Welcome Lucy McGuigan!

Lucy McGuigan is the Development Manager at buildingcommunityWORKSHOP. She relishes telling [bc]’s story and cultivating relationships with key stakeholders in [bc]’s work, including individuals, organizations, and communities.

Originally from New JerseyLucy has enthusiastically adopted Dallas as her home. She is a proud resident of the historic Deep Ellum neighborhood, residing in a structure designated as a Dallas Landmark. She is passionate about preserving Dallas’s rich cultural history; Lucy previously served as Production Manager and Graphic Designer for Dallas Mexican American Historical League and Dallas Jewish Historical Society exhibition “Uptown’s Pike Park: Little Jerusalem to Little Mexico, 100 Years of Settlement” at the Latino Cultural Center. Her experience in exhibitions has also included work on the Dallas Museum of Art exhibition “Vermeer Suite: Music in 17th Century Dutch Painting” and museum-based public presentation. Her work as an art historian has been largely driven by her view of museums as community centers and her belief that educational programming is a key channel through which to engage and invest local audiences.

Prior to moving to Dallas, she lived in Greater New Orleans region, serving as a Teach for America Corps Member and later as an evaluative observer through The New Teacher Project Academy. Through an educator’s perspective she learned that each local community faces unique challenges which can only be understood through first-hand experience. This solidified her conviction that socially just planning and design begins with community engagement.

Lucy holds a Master’s degree in Art History from Southern Methodist University’s Rhetorics of Art, Space, and Culture (RASC/A) program and a Bachelor’s degree in Sociology from the University of Pennsylvania. At SMU, she served as Secretary of the Meadows Graduate Student Council, a granting body which provides funds to the students of the Meadows School of the Arts for the completion of artistic and academic projects.

Welcome Jennifer Furtney!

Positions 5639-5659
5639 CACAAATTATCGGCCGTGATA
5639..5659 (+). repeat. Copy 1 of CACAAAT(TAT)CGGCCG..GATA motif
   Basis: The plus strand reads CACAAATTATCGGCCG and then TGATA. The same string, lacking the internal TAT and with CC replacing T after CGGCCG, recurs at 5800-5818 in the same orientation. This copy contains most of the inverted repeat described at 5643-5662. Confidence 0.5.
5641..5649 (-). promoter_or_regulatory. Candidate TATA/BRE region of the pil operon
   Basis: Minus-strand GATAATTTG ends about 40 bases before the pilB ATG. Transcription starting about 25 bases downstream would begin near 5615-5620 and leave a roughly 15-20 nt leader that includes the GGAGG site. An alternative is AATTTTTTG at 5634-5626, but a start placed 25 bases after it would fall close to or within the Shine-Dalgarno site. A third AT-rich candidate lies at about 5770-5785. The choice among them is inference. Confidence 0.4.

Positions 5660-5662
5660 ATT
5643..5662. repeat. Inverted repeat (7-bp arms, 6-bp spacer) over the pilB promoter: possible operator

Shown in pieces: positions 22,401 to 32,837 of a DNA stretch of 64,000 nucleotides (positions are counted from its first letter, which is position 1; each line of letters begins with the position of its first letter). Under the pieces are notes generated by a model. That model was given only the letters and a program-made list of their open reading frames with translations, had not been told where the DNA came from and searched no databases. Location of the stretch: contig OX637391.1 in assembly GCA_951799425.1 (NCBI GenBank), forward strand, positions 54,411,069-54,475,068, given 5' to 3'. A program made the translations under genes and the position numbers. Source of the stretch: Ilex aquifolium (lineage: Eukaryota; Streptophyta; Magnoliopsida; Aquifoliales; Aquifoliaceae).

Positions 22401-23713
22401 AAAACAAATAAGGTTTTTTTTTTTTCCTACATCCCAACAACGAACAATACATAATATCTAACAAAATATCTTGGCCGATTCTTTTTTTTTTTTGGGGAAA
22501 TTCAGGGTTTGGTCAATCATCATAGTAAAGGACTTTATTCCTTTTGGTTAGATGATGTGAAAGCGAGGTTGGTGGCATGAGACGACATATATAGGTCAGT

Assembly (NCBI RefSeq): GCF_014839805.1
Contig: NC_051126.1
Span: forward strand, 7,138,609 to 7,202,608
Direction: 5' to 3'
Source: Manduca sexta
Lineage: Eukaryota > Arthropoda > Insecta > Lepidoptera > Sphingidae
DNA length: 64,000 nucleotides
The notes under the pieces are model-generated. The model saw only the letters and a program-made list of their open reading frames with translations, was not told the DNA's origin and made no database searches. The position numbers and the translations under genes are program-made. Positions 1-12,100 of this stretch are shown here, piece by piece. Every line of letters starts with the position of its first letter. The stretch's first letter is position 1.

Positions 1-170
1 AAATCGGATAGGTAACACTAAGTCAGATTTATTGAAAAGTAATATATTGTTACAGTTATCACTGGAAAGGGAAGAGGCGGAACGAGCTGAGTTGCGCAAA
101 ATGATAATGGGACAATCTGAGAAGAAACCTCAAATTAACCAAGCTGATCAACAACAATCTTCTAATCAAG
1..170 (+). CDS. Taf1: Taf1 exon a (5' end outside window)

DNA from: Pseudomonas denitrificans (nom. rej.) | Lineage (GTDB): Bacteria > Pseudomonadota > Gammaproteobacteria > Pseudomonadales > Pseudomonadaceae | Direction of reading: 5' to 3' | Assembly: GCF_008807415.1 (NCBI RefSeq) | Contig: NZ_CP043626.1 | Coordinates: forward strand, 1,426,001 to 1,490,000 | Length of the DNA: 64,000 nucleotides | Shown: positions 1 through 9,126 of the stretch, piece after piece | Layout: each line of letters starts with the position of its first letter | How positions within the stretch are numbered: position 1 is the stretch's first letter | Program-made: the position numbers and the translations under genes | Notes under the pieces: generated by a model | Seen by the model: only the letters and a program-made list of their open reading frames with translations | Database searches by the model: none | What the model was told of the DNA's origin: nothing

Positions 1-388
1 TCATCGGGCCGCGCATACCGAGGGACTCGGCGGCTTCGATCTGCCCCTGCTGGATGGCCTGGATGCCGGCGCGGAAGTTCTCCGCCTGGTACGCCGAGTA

Learn more about Jennifer here! 

Jennifer Furtney is the Operations Administrative Assistant for buildingcommunityWORKSHOP. She brings over 15 years of executive and administrative assistance experience to [bc], where she assists in the day-to-day operations for all four of [bc]’s offices.

She leads the behind the scenes efforts at [bc] to help staff and fellows stay organized and accomplish their work. Her administrative expertise ensures that all of the offices stay in working order. With a background in art history, Jennifer also continues to work in filmmaking as a producer.

Born and raised in Oak Cliff , she lives in the Western Heights neighborhood of Dallas with her family and 5 dogs.

Downtown Dallas Community Audited Public Space (CAPS)

Join [bc] and Downtown Dallas, Inc. for a Community Audited Public Space (CAPS) exercise. Use your knowledge and skills to gather vital information on the quality of sidewalks and streetscapes which will help inform planning efforts in downtown. 

On the morning and afternoon of Saturday, March 25th, volunteers will work alongside [bc] to explore the heart of downtown Dallas through a series of data gathering activities. On Saturday, April 1st, [bc] will lead designers, engineers, and planners to audit some of the most complex spaces in downtown, focusing on the areas that bridge between the inside and outside of the downtown “loop”. During these events, we will record the physical condition of downtown’s public realm focusing on the sidewalks, their width, materiality, amenities and their interaction with the street.